Bakery Depositor

Depositors Hit Target with Baked Goods

Nov. 3, 2022
Hitting a target with dough, batter, icing or other components is a vital aspect of bakery operations.

Many baked goods depend on things being filled, deposited and/or layered precisely. Whether they’re fundamental components, like dough or batter landing in a tray cavity, or ornamental ones, like cinnamon sprinkled on iced buns, several stages of production depend on something hitting a target accurately.

Specifying equipment for these tasks depends in large part on the nature of what is being deposited – whether it’s wet or dry, its viscosity, its fragility, etc. But with some depositing applications, it’s possible to choose from equipment with different operational principles and other aspects.

Probably the most basic choice in filling/depositing equipment is the propulsion principle – how the product or ingredient is going to move into or onto the target. Two of the most common methods are volumetric filling, where the substance is pushed out of a cylinder by a piston, and gravity-feed, where it descends directly from an overhead hopper.

To some extent, that choice will be dictated by product viscosity. Highly viscous products respond better to the push of a piston, although many hoppers come with augers that rotate to push out viscous product. But to a large extent, the choice depends on a dichotomy familiar to many aspects of food processing in general: speed vs. accuracy.

Piston fillers tend to be more accurate, simply because the cylinder provides a small, uniform staging space for the product. Piston fillers also have lower shear than auger-propelled hoppers, making them more suitable for dough or batter with a delicate structure or that has fragile particulates.

“Piston fillers are going to give you the greatest accuracy per cavity or per pocket,” says Mark Young, senior sales executive at Hinds-Bock. “They’re going to operate at the lowest shear and be the most gentle to your products that might include IQF blueberries, delicate chocolate chunks and nuts that you might want to have the largest aspect ratio.

“With gentle porting and pockets in the valves, we can direct the batter into various pan arrays,” he continues, “and with adding servomotors, bring them up to modern technology.”

Hop to it

Hopper-based systems, on the other hand, usually are easier to clean than pistons and can run at higher speeds. They’re often used for the base of the baked product – the dough or batter that forms it – where precision isn’t quite as important as it is for highly visible decorative touches like sprinkles or icing.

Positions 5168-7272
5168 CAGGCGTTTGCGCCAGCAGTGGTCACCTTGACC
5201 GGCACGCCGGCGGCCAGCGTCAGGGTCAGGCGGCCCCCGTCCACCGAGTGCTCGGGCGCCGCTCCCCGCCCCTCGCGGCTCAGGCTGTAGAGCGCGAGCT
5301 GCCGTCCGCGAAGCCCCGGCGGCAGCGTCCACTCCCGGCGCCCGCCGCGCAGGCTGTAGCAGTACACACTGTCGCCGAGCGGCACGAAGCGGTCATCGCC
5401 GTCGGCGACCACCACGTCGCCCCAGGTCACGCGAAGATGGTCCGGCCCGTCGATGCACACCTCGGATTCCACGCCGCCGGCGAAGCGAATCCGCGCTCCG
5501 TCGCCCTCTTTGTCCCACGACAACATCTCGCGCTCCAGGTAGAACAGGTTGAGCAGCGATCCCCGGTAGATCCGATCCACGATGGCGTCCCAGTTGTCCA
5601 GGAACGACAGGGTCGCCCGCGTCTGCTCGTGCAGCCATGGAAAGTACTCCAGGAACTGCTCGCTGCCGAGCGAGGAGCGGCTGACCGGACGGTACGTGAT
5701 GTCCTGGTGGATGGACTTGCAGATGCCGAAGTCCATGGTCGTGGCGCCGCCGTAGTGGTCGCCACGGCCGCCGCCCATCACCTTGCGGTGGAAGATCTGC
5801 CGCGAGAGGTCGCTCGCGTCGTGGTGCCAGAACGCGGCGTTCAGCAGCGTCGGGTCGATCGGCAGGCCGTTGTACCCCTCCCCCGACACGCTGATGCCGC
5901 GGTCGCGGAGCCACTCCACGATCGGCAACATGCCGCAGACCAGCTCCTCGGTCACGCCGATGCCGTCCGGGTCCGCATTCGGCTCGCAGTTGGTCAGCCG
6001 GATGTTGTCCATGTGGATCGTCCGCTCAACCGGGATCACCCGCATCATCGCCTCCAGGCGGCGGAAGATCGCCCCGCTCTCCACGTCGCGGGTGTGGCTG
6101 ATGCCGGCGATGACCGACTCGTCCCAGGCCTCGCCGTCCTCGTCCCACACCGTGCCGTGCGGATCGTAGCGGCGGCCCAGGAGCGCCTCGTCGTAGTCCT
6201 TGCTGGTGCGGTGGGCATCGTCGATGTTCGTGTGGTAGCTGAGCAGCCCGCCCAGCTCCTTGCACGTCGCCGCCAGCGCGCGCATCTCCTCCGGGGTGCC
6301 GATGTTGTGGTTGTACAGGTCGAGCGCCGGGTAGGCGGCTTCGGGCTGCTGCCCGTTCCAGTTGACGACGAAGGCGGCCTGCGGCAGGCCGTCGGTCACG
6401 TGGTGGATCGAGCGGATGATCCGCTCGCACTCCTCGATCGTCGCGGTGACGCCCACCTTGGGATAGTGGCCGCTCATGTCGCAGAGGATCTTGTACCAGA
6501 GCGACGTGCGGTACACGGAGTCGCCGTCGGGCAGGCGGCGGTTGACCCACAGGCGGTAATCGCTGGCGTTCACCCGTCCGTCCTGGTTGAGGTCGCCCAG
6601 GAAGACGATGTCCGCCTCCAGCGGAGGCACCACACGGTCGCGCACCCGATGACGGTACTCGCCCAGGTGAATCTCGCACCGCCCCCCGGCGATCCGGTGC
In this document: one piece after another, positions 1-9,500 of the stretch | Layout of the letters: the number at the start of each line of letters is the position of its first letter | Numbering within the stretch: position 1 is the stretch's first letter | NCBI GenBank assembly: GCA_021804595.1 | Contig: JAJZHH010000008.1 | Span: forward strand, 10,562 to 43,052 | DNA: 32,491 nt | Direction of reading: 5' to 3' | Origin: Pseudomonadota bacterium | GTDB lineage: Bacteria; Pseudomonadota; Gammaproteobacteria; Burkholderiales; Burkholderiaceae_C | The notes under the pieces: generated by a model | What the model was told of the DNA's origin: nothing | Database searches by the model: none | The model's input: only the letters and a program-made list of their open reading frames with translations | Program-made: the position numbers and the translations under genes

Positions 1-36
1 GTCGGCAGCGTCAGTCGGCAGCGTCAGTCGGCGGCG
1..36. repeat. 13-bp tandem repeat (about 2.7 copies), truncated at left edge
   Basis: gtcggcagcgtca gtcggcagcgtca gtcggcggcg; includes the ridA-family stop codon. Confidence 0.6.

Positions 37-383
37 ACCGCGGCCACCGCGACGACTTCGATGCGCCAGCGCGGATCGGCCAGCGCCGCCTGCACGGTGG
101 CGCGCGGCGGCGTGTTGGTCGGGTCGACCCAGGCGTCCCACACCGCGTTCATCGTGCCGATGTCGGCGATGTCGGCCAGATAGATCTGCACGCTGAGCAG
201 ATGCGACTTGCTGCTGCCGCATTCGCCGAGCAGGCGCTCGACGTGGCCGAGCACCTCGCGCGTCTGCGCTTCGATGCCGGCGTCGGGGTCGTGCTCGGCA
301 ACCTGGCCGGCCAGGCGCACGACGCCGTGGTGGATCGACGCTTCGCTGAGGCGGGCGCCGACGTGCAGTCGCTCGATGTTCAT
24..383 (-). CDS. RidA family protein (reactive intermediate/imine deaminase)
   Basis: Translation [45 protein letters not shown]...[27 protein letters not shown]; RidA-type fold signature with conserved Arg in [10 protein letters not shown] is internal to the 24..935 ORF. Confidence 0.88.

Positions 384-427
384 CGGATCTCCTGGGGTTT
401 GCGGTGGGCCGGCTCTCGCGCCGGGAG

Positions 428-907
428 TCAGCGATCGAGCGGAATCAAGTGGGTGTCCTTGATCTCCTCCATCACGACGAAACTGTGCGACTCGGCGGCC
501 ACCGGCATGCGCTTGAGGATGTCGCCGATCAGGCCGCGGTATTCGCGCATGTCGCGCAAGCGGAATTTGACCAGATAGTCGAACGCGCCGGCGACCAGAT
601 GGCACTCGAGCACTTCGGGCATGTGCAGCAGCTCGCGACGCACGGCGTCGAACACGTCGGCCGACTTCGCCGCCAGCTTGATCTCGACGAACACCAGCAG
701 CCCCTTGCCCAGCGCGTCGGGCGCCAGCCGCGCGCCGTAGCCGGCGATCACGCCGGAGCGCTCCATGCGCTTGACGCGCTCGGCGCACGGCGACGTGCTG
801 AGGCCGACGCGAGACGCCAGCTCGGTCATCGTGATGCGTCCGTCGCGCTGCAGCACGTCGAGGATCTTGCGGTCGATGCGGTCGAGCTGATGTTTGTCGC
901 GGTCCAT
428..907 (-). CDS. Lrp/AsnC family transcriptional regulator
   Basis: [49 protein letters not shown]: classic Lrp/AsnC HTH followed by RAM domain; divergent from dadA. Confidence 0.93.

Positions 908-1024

Another option for propulsion is having the product pushed through nozzles or injectors by upstream equipment. This could be a continuous mixer or blender, which would be especially suited to aerated products, or a positive-displacement pump for non-aerated products. It’s a common setup to have the mixer or pump feed a manifold comprising a row of nozzles across the conveyor.

A big advantage of pressure-dependent systems is low product loss, compared with gravity- or piston-based systems, says Robert Peck, vice president with E.T. Oakes Corp. 

“The manifold is basically a passive metering device. Whatever gets pumped in gets pumped out,” Peck says. “With hoppers and pistons, you have to rely on keeping a level in the hopper. The hopper gets low, you may get varying weights. This does not rely on that. It relies on the accuracy of the pump to control your weights.”

Solid advice

Liquids, of course, are not the only thing that gets deposited onto baked goods. Solids of all kinds are used to top them off: powdered sugar, nuts, berries, spices like cinnamon, etc.

Putting dry or moist solid ingredients over baked goods requires some sort of dispensing mechanism that can sift the ingredient and, when necessary, make the dispersal periodic or divide it among sections of the belt. For example, when spot coverage is required, Moline Machinery uses a masking system – a polymer bar with little funnels inside that route the flow of a powder into specific spots or lanes as required.